Manny Caulk named Kentucky Superintendent of the Year
Fayette County Public Schools Superintendent Manny Caulk on Monday was named Kentucky Superintendent of the Year.
Caulk, who was hired by the local school board in 2015, “has led Fayette County Public Schools through a dramatic turnaround by intentionally engaging students, staff, families, and community members in a top to bottom examination of the district and building systems necessary for sustained success ,” a news release from the Kentucky Association of School Administrators said.
Finalists were chosen based on creativity in meeting students’ needs, communication, professionalism and community involvement.
Others in the running were Greenup County Superintendent Sherry Horsley; Trimble County Superintendent Steve Miracle and Union County Superintendent Patricia Sheffer.
In his first year in Fayette County, Caulk underwent successful surgery to remove a malignant tumor from his sinus cavity and went on to develop an action plan to obtain academic excellence that outlined 100 specific strategies. Those strategies were completed during the 2016-17 school year.
Caulk developed the district’s first strategic plan in a decade, worked with local business leaders to redesign high schools through the Ford Next Generation initiative, launched an volunteer campaign called “Give 10,” and was the first school district in Kentucky to establish a grant-funded Office for Educating Boys of Color.
In March 2017, the Kentucky Department of Education conducted its fourth audit of the district and afterward in a report said Caulk “has brought stability to the district,” and said the district has “capacity” to lead future improvements.
During the 2018 General Assembly, Caulk marched with teachers and other educators on the state capitol earlier this year pressing for a fully funded K-12 state education system and to protect pensions
Following this year’s mass school shootings in West Kentucky and Florida, and copycat threats in Fayette County, Caulk empaneled a task force to recommend safety improvements then led the effort for a safety tax increase to fund his $13.5 million plan of improvements. A signature effort to recall the tax increase was unsuccessful.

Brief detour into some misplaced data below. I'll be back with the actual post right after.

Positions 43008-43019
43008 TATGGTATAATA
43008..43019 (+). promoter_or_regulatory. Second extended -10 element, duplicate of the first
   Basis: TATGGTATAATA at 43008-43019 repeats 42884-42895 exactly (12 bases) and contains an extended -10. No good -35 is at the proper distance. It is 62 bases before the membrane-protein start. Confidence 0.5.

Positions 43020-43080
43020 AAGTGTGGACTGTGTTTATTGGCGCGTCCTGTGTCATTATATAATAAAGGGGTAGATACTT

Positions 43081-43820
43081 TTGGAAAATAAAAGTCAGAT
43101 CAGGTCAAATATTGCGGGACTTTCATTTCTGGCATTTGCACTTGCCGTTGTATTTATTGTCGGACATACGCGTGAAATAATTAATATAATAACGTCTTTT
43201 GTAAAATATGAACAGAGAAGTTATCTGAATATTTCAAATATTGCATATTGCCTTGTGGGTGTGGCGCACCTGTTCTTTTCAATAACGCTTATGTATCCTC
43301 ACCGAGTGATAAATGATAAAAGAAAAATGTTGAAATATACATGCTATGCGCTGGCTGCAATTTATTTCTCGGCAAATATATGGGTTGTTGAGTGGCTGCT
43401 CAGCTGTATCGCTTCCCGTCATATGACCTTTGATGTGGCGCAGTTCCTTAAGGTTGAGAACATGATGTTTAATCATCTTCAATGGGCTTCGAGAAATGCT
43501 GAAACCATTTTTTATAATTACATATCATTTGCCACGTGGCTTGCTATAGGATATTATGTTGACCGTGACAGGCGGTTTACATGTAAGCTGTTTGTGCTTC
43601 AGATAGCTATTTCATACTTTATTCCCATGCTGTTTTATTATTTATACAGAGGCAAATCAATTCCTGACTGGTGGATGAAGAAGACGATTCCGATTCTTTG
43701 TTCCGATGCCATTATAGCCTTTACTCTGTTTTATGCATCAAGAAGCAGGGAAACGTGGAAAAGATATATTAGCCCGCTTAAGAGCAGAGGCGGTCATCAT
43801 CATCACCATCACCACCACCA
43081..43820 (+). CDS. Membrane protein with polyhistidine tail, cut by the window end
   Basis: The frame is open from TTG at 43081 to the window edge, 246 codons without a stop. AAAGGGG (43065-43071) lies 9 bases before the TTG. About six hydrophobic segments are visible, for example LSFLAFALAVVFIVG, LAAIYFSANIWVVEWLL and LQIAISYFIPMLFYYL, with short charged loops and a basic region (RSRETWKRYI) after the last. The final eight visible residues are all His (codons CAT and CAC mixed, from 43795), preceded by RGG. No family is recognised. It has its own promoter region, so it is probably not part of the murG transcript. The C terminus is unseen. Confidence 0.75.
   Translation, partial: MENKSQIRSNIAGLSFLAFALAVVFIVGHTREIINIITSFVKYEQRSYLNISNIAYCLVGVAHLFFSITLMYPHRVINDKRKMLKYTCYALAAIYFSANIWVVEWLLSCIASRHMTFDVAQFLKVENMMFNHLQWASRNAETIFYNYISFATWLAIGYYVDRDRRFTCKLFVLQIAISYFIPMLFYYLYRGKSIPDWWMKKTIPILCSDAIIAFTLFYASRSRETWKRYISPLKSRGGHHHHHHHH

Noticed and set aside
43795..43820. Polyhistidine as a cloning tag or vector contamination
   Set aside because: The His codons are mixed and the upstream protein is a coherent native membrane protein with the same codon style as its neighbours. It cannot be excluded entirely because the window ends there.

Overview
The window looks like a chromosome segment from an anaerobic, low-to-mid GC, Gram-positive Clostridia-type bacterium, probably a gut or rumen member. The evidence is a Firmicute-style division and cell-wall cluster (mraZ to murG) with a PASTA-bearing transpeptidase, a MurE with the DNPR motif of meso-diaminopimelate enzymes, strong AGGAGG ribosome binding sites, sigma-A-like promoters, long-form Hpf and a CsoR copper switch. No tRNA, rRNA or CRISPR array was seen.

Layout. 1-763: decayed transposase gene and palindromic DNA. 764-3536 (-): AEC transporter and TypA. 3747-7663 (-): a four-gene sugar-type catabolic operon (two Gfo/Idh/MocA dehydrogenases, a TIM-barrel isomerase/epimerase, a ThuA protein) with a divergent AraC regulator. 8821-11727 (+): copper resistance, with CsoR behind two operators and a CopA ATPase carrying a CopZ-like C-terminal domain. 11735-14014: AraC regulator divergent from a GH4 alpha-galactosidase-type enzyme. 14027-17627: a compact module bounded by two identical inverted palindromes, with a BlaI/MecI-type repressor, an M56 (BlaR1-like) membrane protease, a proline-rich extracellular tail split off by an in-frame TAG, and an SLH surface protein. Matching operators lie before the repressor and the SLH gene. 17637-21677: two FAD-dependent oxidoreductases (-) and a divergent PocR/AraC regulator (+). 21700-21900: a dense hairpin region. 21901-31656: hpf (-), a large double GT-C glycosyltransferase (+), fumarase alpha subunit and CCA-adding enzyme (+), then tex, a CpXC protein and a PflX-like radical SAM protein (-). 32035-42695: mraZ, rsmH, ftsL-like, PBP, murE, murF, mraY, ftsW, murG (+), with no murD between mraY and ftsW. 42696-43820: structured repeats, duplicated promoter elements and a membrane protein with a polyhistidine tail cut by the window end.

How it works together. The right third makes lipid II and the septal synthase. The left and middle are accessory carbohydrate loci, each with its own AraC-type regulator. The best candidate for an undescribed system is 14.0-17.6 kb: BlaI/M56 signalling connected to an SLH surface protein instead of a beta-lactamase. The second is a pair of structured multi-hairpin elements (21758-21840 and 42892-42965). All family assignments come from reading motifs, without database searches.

“ Having grown up in the inner city of Wilmington Delaware — a place so violent that Newsweek Magazine declared it ‘Murder Town USA’ — Caulk experienced poverty, homelessness, and hunger at an early age,“ a news release said.
“Despite living in a community where the public education system was broken, unemployment was high, fathers were missing, and crime was rampant, Caulk took the road less traveled and became the first person in his family to graduate from college,” the release said.
He began his career teaching fifth through 12th grade special education at a county detention center.
Before coming to work in Fayette County, Caulk had served as superintendent of Portland Public Schools, Maine’s largest school district. He previously was an assistant regional superintendent and deputy chief for the office of instruction and leadership support in the School District of Philadelphia, He also was assistant superintendent for high schools of the East Baton Rouge Parish School System.
Caulk was also an elementary principal and a high school principal. He also practiced law, working as an education law attorney and former assistant prosecutor for the state of New Jersey,
Caulk earned a bachelor’s and a master’s degree from the University of Delaware and a law degree from Widener University School of Law. He is completing his doctoral degree in education.
Among the recognitions that Caulk will receive as Kentucky Superintendent of the Year is a $2,500 scholarship for a student in Fayette County’s school district and a trip to the American Association of School Administrators National Conference on Education in Los Angeles. The state competition is sponsored by the Kentucky Association of School Administrators and American Fidelity Assurance Company.